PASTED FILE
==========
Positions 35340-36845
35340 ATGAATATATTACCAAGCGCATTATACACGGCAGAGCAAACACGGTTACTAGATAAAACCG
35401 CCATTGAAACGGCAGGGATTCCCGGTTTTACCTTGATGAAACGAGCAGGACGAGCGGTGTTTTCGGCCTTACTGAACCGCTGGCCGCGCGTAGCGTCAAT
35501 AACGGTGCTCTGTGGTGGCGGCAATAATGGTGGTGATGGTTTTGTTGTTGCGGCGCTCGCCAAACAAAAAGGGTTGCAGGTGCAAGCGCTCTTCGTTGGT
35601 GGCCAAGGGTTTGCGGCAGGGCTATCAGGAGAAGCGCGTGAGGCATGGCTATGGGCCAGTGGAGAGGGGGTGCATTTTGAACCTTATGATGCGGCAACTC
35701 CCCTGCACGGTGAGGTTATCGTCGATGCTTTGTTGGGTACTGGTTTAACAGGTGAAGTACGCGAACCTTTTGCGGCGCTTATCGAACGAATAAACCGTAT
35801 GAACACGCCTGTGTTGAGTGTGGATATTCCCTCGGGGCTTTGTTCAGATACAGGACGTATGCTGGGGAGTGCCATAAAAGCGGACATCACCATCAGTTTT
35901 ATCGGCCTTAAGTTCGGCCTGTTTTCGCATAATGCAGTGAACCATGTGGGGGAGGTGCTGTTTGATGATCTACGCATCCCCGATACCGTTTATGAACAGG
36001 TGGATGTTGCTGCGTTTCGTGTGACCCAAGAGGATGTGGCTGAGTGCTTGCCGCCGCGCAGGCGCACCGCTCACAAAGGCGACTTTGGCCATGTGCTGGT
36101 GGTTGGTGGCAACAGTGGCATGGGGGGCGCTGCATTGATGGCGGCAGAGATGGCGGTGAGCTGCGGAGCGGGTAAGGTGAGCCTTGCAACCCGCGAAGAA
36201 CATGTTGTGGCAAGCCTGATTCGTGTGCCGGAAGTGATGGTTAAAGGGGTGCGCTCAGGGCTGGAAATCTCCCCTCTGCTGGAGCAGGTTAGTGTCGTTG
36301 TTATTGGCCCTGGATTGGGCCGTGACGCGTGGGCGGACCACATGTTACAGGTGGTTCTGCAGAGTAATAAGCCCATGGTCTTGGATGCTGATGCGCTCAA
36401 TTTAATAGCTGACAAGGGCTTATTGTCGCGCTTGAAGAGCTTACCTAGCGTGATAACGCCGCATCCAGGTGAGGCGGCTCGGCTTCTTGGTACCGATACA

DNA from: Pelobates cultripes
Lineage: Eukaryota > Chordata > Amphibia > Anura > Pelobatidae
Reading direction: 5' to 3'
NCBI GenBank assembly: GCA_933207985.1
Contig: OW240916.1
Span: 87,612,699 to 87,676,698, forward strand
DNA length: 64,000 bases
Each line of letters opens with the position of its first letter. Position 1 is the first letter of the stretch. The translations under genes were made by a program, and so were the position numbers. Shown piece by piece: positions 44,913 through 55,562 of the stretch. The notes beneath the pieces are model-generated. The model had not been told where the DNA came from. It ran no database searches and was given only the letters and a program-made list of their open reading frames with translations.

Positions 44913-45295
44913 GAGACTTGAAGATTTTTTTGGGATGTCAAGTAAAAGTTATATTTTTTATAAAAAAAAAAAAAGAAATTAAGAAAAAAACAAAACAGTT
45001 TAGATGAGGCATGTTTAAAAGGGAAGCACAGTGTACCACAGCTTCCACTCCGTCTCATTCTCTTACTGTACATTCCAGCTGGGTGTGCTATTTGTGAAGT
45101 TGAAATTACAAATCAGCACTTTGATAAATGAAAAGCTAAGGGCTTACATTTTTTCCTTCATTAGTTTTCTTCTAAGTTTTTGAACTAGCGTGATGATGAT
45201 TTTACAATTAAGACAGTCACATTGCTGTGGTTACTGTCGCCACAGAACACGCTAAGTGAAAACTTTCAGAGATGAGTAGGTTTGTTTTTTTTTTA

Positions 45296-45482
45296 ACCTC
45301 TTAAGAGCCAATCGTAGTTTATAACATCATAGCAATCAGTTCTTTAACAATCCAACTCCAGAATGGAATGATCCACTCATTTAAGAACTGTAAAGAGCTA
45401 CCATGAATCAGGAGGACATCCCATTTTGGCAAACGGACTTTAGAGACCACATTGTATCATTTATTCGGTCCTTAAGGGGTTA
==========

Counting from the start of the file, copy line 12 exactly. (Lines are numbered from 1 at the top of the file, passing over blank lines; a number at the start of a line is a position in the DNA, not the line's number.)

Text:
36301 TTATTGGCCCTGGATTGGGCCGTGACGCGTGGGCGGACCACATGTTACAGGTGGTTCTGCAGAGTAATAAGCCCATGGTCTTGGATGCTGATGCGCTCAA